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The Day Racing Died

American Government Special Collections Reference Desk

Stock Car Racing Topics:  Dale Earnhardt

The Day Racing Died

Jeremy T. Sellers
Jerm's Joint
January 26, 2009

This article is Jeremy's response to a previous article on Bump-Drafts.com that was included in the Jim McCoy article, "Remembering Dale- A Post Script: 'The Day Racing Died' by Jeremy Sellers."

Yes, indeed, the day racing died. I was sitting outside of turn four that day. I had met up with my fire chief down in Daytona and he swore he had better seats than my original on the Super Stretch. Not only did I not like my new-found seating arrangement, it put me in bird’s eye view of my favorite driver’s last lap crash.

It was befuddling to me how everyone cleared out of the stands so fast. Me? I stayed to watch the extrication, though they stealthly removed Dale from the track without anyone knowing. However, it was when they covered the car with the blue tarp, I knew the outcome wasn’t going to be favorable. Many are unaware, but NASCAR only does that in the most severe of crashes for investigational purposes. ”

Nearly three hours had passed before the official announcement was made. DaytonaEarnhardt byc.marsh International Speedway and NASCAR wanted to assure everyone was away from the track before passing the news. I was beach side by the time the word was brought to us, just a few steps away from “Daytona 2000?, the city’s most famous NASCAR souvenier shop. It was at that store, I had my first experience with looters. Dale Earnhardt memorabilia flew off the shelves and out the door faster than anything I’d seen in retail sales. Two Daytona Beach Police Officers were working the front and back doors, but they couldn’t keep up with the thieves. It was chaotic. I stood in line for 45 minutes just to pay for a Dale Earnhardt Flag that had been used as a table display dressing, and some other items, crying like a baby the entire time.”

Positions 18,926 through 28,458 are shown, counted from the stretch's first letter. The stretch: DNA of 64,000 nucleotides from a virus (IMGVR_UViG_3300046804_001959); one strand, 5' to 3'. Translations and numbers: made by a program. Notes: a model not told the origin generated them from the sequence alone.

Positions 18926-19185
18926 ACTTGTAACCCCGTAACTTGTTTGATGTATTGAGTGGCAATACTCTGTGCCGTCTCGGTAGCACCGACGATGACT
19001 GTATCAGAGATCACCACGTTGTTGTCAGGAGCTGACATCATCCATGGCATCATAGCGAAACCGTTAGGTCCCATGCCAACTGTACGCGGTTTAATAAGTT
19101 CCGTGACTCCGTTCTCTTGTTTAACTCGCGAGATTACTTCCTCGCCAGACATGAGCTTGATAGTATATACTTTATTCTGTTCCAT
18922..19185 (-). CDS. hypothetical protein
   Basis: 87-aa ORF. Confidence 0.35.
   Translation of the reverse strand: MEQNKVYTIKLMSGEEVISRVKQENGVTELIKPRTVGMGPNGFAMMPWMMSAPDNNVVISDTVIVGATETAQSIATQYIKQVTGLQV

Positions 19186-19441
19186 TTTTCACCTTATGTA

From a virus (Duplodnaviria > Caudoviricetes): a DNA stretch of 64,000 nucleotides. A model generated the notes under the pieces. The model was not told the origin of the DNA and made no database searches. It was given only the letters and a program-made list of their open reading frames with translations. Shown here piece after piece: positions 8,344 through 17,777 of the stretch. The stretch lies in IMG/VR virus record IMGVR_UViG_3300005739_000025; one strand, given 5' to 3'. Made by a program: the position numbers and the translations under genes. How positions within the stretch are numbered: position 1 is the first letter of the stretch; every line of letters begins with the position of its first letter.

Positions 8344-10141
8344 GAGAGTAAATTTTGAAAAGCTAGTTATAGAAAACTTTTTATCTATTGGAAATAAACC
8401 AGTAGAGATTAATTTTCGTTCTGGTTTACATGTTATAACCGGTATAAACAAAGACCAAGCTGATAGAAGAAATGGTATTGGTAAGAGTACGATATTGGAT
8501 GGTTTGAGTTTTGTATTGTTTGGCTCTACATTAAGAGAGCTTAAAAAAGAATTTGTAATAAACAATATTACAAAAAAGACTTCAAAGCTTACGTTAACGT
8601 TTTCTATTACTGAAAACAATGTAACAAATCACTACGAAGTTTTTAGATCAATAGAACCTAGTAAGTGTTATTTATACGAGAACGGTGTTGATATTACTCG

It was surreal to be in the city that night. Ending up at the Lighthouse Restaurant in Ponce Inlet, the place was nearly empty. (Very odd for post race) The cook stated he had heard it was like that throughout the region, you could get a seat anywhere, just walk in. Realizing by my attire, and welted eyes that I was a Dale Sr. fan, the cook went to his car, and came back in with a Dale Sr. computer mouse pad, and a mouse in the form of his #3 car, gave them to me and said, “I was going to sell these, I’m not a big NASCAR fan, but I think you’ll get better use out of them than any amount of money I’d get.” I still have them to this day.”

My birthday is February 15th, and the last two times the 500 has been run on that day, an Earnhardt has won. 1998 with Sr. followed by his son in 2004. I guess this is my hope for this year that Dale Jr. will pull it off once more. Though I have made the trip to Daytona every year since Dale Earnhardt’s passing, and will again next month, I still find myself not only looking for that #3, but wishing for racing’s return of true grit and passion.

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